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Consider the case when a teacher has thirty students in the class. The noun "homework" is uncountable so he cannot say "I have thirty homeworks to grade every week." My question is that if there is any unit of homework so that the sentence "I have thirty (units) of homework to grade every week" can be valid?

Edit:

- After reading the replies, I think I should make the situation more clear. I myself am a math TA. What our students need to do for homework is usually about ten exercises from the textbook. I feel if I ask another TA how much homework he needs to grade, the usual reply will be like, "I have two sections, fifteen students each, and we have one assignment every week." Since the amount of exercises is usually the same, we don't really care about it. The amount of homework to grade mainly depends on how many students we have. But I always feel this kind of reply to be very indirect. So my precisely question is if there is any way to reply the question "how much homework do you need to grade?" by saying "I need to grade thirty (units) homework every week."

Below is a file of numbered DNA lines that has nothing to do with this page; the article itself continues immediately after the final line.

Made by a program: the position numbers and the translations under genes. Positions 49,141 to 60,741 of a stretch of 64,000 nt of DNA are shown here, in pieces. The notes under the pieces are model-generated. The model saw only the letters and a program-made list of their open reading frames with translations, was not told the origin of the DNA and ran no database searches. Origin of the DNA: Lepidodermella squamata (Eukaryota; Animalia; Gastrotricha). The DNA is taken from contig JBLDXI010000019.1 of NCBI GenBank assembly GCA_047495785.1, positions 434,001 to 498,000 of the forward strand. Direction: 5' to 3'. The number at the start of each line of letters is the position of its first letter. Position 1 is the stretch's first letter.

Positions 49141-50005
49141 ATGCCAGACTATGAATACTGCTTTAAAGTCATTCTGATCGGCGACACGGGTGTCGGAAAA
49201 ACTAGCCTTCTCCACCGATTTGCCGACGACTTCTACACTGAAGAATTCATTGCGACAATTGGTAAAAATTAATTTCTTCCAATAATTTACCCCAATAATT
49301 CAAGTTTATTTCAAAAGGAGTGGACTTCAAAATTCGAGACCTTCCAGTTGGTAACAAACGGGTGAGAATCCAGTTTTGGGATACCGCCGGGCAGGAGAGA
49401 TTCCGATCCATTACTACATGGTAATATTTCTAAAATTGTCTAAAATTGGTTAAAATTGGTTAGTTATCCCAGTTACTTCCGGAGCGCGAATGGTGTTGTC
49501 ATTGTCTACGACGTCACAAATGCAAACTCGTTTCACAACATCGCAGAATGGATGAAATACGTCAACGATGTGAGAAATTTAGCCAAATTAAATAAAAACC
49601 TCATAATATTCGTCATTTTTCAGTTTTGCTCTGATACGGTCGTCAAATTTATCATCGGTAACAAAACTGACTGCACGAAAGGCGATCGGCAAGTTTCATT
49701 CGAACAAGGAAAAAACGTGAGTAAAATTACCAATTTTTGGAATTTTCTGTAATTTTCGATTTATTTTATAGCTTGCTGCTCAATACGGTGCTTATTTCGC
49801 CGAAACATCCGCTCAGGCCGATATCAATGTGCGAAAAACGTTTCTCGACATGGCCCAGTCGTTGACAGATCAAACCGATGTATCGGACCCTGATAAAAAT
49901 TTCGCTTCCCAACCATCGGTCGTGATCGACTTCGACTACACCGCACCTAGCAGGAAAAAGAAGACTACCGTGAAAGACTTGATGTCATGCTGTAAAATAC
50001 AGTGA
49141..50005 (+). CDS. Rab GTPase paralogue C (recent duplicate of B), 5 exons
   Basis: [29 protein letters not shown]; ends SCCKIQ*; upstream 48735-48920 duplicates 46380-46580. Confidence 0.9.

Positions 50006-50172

- Based on what I see from the replies, I have the impression that different countries have different answers for this question. Is this true? I'm on the west coast of the US so the way in which people there answer this question is what I care about the most. But I'm still interested in knowing the difference.

7But, Chris,

you'dneed to telluswhat unit is important. What did you count to reach thirty? Was it questions, exercises, assignments, workbooks? Was it students or classes? Until you tell us, we don't know. – Gary Botnovcan – 2018-08-09T15:21:22.553